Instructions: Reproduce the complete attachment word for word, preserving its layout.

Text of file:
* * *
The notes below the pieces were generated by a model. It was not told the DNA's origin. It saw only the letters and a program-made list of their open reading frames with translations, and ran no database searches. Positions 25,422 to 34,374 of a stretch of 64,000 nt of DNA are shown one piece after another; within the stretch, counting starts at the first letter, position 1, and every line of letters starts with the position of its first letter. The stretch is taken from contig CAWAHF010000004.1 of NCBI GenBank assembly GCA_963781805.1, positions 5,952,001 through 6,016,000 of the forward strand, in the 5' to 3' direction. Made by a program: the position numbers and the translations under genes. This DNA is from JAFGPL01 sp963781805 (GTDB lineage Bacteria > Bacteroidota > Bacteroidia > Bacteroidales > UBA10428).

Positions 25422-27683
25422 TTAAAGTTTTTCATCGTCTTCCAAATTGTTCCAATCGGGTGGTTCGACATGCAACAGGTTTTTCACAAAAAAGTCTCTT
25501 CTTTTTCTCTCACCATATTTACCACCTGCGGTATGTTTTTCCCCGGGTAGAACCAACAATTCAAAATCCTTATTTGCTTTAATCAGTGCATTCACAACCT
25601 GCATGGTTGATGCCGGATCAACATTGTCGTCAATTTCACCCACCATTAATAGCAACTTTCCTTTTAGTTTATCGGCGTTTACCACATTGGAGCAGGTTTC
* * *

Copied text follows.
The notes below the pieces were generated by a model. It was not told the DNA's origin. It saw only the letters and a program-made list of their open reading frames with translations, and ran no database searches. Positions 25,422 to 34,374 of a stretch of 64,000 nt of DNA are shown one piece after another; within the stretch, counting starts at the first letter, position 1, and every line of letters starts with the position of its first letter. The stretch is taken from contig CAWAHF010000004.1 of NCBI GenBank assembly GCA_963781805.1, positions 5,952,001 through 6,016,000 of the forward strand, in the 5' to 3' direction. Made by a program: the position numbers and the translations under genes. This DNA is from JAFGPL01 sp963781805 (GTDB lineage Bacteria > Bacteroidota > Bacteroidia > Bacteroidales > UBA10428).

Positions 25422-27683
25422 TTAAAGTTTTTCATCGTCTTCCAAATTGTTCCAATCGGGTGGTTCGACATGCAACAGGTTTTTCACAAAAAAGTCTCTT
25501 CTTTTTCTCTCACCATATTTACCACCTGCGGTATGTTTTTCCCCGGGTAGAACCAACAATTCAAAATCCTTATTTGCTTTAATCAGTGCATTCACAACCT
25601 GCATGGTTGATGCCGGATCAACATTGTCGTCAATTTCACCCACCATTAATAGCAACTTTCCTTTTAGTTTATCGGCGTTTACCACATTGGAGCAGGTTTC